Vitamin D has recently been shown not only to be important for bone and calcium metabolism but also for homeostasis of critical tissues involved in vascular disease. The vitamin D receptor (VDR) and the 1?-hydroxylase enzyme are present in critical cells implicated in the development of vascular disease. Vitamin D influences multiple mechanisms to decrease vascular inflammation; it suppresses the renin-angiotensin system, promotes endothelial nitric oxide release, decreases vascular inflammatory markers and cholesterol deposition, and imbues immune cells with antiinflammatory properties. Studies in mouse models of diet-induced insulin resistance show that vitamin D deficiency or VDR deletion promotes renin-dependent hypertension and accelerates atherosclerosis. However, the effects of vitamin D supplementation on blood pressure and atherosclerosis have been mixed and depend on baseline vitamin D status, dose and vitamin D compound administered, and animal model. Human observational studies indicate consistent associations between low 25(OH)D levels and increased cardiovascular disease, but the effects of vitamin D supplementation for prevention are conflicting and study design limitations preclude adequate conclusions.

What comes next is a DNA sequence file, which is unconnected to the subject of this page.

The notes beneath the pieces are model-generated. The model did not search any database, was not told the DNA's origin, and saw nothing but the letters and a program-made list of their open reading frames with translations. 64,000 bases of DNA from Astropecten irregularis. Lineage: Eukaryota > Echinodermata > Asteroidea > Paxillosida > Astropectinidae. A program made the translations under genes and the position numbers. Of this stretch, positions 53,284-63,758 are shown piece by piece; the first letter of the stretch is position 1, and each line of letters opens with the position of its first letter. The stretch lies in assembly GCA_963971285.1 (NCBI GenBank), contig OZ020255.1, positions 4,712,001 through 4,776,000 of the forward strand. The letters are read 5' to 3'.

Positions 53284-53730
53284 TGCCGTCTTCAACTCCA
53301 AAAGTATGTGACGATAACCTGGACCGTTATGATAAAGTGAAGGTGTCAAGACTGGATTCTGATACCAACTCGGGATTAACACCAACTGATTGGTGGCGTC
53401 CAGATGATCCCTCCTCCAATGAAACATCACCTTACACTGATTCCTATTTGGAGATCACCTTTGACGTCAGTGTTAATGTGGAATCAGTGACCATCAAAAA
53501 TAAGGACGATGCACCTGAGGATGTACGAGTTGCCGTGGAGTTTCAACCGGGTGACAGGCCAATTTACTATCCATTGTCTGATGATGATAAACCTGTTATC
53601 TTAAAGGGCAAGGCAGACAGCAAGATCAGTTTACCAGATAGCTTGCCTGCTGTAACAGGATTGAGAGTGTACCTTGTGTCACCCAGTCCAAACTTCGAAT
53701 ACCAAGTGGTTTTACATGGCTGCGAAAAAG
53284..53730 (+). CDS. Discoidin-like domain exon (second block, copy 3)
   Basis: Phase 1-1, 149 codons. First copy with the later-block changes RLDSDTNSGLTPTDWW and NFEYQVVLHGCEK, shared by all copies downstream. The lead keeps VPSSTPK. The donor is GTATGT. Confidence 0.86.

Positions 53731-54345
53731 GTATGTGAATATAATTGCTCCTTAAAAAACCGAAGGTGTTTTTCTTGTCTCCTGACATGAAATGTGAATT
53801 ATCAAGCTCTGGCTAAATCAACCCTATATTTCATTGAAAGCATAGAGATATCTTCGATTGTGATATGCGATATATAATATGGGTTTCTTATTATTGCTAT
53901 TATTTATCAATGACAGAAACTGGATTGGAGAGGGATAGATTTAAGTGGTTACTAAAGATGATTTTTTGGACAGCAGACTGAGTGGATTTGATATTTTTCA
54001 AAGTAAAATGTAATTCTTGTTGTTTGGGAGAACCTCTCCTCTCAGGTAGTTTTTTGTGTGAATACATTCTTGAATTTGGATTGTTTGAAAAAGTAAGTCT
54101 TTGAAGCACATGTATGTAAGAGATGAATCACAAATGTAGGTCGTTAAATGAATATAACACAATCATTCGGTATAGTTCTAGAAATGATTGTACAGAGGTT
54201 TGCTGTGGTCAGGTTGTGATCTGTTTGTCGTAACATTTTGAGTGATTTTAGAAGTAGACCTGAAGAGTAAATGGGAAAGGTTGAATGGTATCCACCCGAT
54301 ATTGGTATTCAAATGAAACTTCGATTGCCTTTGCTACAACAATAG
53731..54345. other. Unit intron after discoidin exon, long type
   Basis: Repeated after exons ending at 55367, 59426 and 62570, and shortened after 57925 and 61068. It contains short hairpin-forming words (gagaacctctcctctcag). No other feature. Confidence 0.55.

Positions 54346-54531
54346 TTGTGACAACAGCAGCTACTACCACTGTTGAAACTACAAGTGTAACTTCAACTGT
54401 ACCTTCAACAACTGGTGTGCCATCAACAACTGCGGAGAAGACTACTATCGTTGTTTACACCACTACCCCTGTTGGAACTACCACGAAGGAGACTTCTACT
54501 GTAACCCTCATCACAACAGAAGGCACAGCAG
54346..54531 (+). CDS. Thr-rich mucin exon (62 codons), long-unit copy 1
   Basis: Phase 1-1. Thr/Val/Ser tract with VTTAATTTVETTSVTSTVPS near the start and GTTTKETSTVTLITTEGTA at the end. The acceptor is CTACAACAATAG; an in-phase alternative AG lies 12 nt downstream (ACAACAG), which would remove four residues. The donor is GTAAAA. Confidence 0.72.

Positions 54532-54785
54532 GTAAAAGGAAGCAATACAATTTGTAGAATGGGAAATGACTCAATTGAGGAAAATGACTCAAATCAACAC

Original languageEnglish
Title of host publicationBiochemistry, Physiology and Diagnostics
PublisherElsevier Inc.
Number of pages18
ISBN (Electronic)9780128099667
ISBN (Print)9780128099650
StatePublished - 2018


  • Angiogenesis
  • Atherosclerosis
  • Hypertension
  • Inflammation
  • Vascular contraction
  • Vascular relaxation
  • Vessel wall
  • Vitamin D


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